Primary drivers for impact in ASR the international evaluation campaigns organised by NIST (the US National Institute for Standards and Technology). Both industry and academic groups participate in those competitions. Sheffield-led systems won the competitions for rich speech transcription in 2007 and 2009 [text removed for publication]. Because of their highly adaptive capabilities and excellent generalisation to different domains these systems are generating impact in a variety of real-world application areas.

The product of the underpinning research was a configurable software system for automatic speech recognition. The system has several variants which are easily targeted at particular application areas, as detailed below. It is one of the most advanced systems worldwide and continues to be developed, for instance in the EPSRC programme grant in Natural Speech Technology (2011-2016), and the EU FP7 project `Documeet' (2012-2014).

References to the research

(*denotes outputs which best demonstrate underpinning research quality).

R1. *T. Hain, L. Burget, J. Dines, P. N. Garner, F. Grezl, A. el Hannani, M. Huijbregts, M. Karafiat, M. Lincoln & V. Wan (2011). Transcribing meetings with the AMIDA systems. In IEEE Transactions on Audio, Speech and Language Processing, 20, 486-498. doi:


R2. *P. N. Garner, J. Dines, T. Hain, A. el Hannani, M. Karafiat, D. Korchagin, M. Lincoln, V. Wan & L. Zhang (2009). Real-Time ASR from Meetings. In Proc. Interspeech'09, pp. 2119-2122


R3. A. el Hannani & T. Hain (2010). Automatic Optimization of Speech Decoder Parameters. InIEEE Signal Processing Letters , pp. 95-98


R4. T. Hain, A. el Hannani, S. Wrigley & V. Wan (2008). Automatic speech recognition for scientific purposes - webASR. In Proc. Interspeech'08, pp. 504-507


R5. *D. Moore, J. Dines, M. Doss, J. Vepa, O. Cheng, T. Hain (2006). Juicer: A weighted finite- state transducer speech decoder. In Machine Learning for Multimodal Interaction, Springer, pp 285-296.


R6. V. Wan & T. Hain (2006). Strategies for Language Model Web-data Collection. In Proc. ICASSP'06

Details of the impact

The key output of the research, a configurable software system for automatic voice recognition, was made widely available through the launch in 2009 of webASR (, the world's first free web platform for offline speech recognition. It takes any speech file and returns a transcription, providing a service to its approximately 300 registered users that was not previously available. Of these users, about 20% are from industry, 30% from academia and the rest individuals. Up to the end of 2012 users had uploaded 4000 audio files, amounting to 240 hours of speech. In addition to the online platform, the system can also be accessed through an Application Programming Interface (API) allowing companies and organisations such as dev-audio, Sonocent and the BBC to integrate the software into their own systems.

Commercial Impact
In order to maximise their commercial impact, the AMI and AMIDA projects incorporated a range of `mini projects' with industrial partners which served as pilot studies for possible applications of the systems and technology developed during the research project. The success of these pilots, as well as the free availability of the ASR software through webASR's API, have led to the technology being adopted by a range of commercial partners worldwide.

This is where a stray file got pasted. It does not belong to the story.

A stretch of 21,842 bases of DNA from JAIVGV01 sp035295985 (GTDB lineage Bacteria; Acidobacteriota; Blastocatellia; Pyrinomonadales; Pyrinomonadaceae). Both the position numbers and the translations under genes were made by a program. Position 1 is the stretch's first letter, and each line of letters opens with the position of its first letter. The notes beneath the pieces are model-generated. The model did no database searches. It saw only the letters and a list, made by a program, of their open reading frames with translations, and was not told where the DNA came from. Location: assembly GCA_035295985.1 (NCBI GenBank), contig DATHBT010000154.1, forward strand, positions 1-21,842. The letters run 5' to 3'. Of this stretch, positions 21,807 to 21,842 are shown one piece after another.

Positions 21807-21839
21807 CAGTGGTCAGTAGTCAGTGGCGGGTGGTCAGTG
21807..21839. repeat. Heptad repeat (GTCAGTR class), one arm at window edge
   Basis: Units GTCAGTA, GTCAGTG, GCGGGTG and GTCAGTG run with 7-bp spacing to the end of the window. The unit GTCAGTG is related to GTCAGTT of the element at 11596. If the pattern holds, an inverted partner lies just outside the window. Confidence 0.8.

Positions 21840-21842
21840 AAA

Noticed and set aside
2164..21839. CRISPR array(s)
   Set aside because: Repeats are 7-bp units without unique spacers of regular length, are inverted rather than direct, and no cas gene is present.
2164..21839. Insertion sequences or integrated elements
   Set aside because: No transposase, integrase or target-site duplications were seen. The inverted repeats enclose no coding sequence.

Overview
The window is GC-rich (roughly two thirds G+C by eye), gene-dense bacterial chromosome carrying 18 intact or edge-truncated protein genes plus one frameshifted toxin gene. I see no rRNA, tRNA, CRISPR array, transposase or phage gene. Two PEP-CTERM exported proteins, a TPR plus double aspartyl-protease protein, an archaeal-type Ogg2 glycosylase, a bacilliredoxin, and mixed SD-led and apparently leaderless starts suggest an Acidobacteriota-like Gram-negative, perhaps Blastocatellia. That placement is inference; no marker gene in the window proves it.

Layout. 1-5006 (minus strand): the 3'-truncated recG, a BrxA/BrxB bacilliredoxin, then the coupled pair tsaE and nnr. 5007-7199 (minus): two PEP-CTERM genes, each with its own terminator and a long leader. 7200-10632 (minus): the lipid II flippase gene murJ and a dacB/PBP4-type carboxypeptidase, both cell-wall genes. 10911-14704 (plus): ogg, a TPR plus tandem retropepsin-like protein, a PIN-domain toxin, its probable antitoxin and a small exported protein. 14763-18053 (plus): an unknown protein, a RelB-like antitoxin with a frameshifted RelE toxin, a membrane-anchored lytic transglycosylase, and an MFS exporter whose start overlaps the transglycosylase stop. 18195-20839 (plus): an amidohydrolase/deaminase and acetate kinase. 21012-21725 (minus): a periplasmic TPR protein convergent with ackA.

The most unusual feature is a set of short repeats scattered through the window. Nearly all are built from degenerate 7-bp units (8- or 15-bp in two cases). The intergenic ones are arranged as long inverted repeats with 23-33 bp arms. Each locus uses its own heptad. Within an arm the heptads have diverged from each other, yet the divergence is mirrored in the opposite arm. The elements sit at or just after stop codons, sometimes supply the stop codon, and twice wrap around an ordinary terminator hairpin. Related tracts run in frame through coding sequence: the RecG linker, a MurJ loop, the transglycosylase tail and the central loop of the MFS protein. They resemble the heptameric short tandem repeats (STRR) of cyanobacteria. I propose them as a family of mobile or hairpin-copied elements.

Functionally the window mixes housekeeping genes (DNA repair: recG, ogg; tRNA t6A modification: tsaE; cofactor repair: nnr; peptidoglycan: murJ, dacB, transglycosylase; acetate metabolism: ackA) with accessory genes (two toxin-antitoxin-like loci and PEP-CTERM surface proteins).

Creation of start-ups
[S1] was founded in 2010 in Martigny, Switzerland with close involvement from Hain for the sole purpose of commercialising the AMI speech recognition system, which served as a starting point for what has now evolved into the Koemei recognition engine. The company provides a cloud service (approx.. 3000 registered users), which leverages its automatic speech recognition technology, with features including fully automatic and crowd sourced transcription and captioning, media indexing and search as well as a suite of tools focused on online education for universities, lecturers and students. In addition to its online service, Koemei provides professional services in the form of customisation of its technology and integration with third party services (e.g. media hosting providers, online video players, learning management systems). Its clients include IMD business school, the University of Geneva, UC Berkley, Columbia University, City University New York, Kaltura, UDemy, and Al Jazeera. The company currently has 6 full time employees and has received 500k CHF investment from a mix of private and institutional investors as well as 1m CHF in subsidies from Swiss and EU project funding agencies. Its revenue to date totals around 600k CHF and it was ranked 63rd (2011) and then 29th (2012) of Top 100 Swiss Start-ups. It has been recognised with numerous accolades including: a presentation at the DEMO Conference Santa Clara 2012; one of 15 contestants selected for the TechCrunch Disrupt New York 2012 start-up battlefield; a place in the top 5 favourite companies at 500 Start-ups Demo Day 2013 [S2]; and was one of 36 companies selected by the World Economic Forum as Technology Pioneers 2014, a title that aims to recognise "companies, normally in a start-up phase, from around the world that are involved in the design, development and deployment of new technologies, and are set to have a significant impact on business and society. Technology Pioneers must demonstrate visionary leadership and show signs of being long-standing market leaders - their technology must be proven. Each year the World Economic Forum chooses a select number of Technology Pioneers from hundreds of applicants" [S3].